Because of precipitation serves as a major vehicle of nutrient input into the forest ecosystem, the accurate measurement of its volume and ion concentration is of prime importance in an evaluation of any bio-geochemical cycle. Therefore, chemistry of the precipitation and throughfall of forest ecosystem was investigated in the Norikura Highlands. The investigation period was from January, 2003 to October, 2006. The throughfall volume in growing season and dormant season were 86 % and 93 % of the precipitation volume. Throughfall pH increased with increasing K+ concentration showed that H+ was held within the canopy by cation exchange reaction. And the concentration level of K+, Mg2+ and Ca2+ in the throughfall was much higher than that in the precipitation. It was the cause of canopy leaching. In growing season, proportions of canopy leaching of K+, Mg2+ and Ca2+ were 95 %, 70 % and 43 % of the throughfall deposition respectively. At Coniferous site, the flux of dry deposition was higher in dormant season than growing season. It is suggested that aerosol of the atmosphere and leaf area might be influenced.
Hydro-chemical cycle of forest ecosystem was investigated in the Norikura Highlands. The investigation period was from June to October, 2003 and 2004. The precipitated water that reached to the forest floor contained vastly different chemical constituents than those of the precipitation. The throughfall ion concentration was higher than precipitation. Generally it was in the following order: Ao-perocolation > 20 cm soil water ≒ 50 cm soil water. The concentration levels of NH4+ and NO3- in the soil water are lower than those in the throughfall, and HCO3- was higher in soil water. It is suggested that the transformation might be caused by microbes, such as nitrogen fixation, nitrification, and uptake by vegetation. The output flux of H+ from mineral horizon was lower than input flux by precipitation in both the coniferous site and the deciduous site. It showed the effect of acid neutralization. However, the internal cycling of base cations (K++Mg2++Ca2+) were more active in the deciduous site. Therefore, the activity of acid-neutralizing reaction was higher in the deciduous site than the coniferous site.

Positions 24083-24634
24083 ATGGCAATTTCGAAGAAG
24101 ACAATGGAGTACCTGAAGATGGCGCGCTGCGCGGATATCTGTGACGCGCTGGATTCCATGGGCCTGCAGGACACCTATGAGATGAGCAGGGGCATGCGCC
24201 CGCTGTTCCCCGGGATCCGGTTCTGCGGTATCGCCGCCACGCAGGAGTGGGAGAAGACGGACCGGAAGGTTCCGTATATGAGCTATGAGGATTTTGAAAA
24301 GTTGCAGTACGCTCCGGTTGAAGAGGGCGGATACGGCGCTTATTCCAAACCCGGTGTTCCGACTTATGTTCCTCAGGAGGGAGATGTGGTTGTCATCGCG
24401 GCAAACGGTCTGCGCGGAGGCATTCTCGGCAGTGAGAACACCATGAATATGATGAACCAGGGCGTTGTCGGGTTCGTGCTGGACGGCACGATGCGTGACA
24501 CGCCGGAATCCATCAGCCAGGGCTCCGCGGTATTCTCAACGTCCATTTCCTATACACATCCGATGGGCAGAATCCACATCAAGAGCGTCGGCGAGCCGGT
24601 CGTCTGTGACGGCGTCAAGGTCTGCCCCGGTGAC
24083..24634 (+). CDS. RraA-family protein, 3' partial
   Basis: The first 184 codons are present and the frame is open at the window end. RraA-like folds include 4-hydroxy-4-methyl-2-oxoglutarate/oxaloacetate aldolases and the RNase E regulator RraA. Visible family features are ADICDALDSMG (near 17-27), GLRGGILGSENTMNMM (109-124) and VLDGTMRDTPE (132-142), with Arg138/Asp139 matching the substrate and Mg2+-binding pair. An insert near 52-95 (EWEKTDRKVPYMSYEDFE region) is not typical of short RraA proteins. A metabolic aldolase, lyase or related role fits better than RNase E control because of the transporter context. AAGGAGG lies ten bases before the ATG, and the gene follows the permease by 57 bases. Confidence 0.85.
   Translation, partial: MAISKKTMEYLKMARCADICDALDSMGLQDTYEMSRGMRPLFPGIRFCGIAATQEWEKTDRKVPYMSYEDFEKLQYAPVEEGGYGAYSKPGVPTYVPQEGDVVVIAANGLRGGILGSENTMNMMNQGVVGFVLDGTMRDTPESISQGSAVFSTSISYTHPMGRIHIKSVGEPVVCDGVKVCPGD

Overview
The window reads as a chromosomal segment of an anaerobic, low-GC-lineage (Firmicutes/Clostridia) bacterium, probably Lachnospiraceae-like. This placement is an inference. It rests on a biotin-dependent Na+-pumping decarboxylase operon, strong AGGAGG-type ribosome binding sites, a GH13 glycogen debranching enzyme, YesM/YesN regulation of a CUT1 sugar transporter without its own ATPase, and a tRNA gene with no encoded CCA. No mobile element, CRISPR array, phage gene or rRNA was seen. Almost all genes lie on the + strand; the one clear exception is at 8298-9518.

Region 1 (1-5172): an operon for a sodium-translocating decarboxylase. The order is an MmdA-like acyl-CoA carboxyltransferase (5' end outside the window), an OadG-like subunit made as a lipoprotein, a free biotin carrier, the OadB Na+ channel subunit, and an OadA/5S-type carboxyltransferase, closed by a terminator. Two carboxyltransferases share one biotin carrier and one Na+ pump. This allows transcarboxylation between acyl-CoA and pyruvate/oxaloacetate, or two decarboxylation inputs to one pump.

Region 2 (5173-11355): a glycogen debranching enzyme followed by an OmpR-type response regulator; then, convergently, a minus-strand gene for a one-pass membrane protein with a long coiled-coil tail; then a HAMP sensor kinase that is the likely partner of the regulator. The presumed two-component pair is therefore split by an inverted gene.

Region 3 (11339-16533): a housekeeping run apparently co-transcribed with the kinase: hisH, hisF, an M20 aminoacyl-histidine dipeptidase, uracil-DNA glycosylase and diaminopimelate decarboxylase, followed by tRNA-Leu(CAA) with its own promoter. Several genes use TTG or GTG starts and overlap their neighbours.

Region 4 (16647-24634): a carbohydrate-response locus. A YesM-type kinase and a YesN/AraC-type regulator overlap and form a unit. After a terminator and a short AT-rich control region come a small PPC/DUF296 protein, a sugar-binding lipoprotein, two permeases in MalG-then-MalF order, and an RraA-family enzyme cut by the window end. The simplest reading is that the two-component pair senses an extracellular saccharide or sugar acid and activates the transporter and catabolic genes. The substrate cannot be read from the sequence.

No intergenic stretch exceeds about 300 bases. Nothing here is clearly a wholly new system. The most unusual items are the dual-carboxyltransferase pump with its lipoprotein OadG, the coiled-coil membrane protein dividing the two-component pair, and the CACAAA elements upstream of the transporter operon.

The observations in the pre-monsoon seasons of 1996 and 1997 indicated that two moraine-dammed glacial lakes, Tsho Rolpa and Imja, in the Nepal Himalayas have the different thermal structure in spite of the similar solar radiation, air temperature and wind system at the weather stations. The difference of thermal conditions in the lakes possibly results from the depletion in wind velocity over Imja Lake, which is caused by the screening of the upwind end-moraine to dead-ice zone 20-25 m higher than the lake surface. In order to clarify the topographic screening effect, three-dimensional numerical simulations of airflow around Tsho Rolpa and Imja Lakes were performed by building up a topographic model of actual size in the calculation domain. Simulated results indicated that the wind velocity at 2 m above the Imja Lake surface is 33-42 % smaller than that above the Tsho Rolpa Lake surface for the constant wind velocites of 1-5 m/s at 2 m above the points corresponding to the weather stations. This evidences the significant screening effect on the thermal structure of Imja Lake, since the wind force per unit lake area is proportional to the square of wind velocity at a certain height above the lake surface. The airflow simulations indicate that, as a barrier, the glacier terminus (ice cliff) leeward of Imja Lake decreases the wind velocity near the lake surface as much as does the upwind end-moraine to dead-ice zone.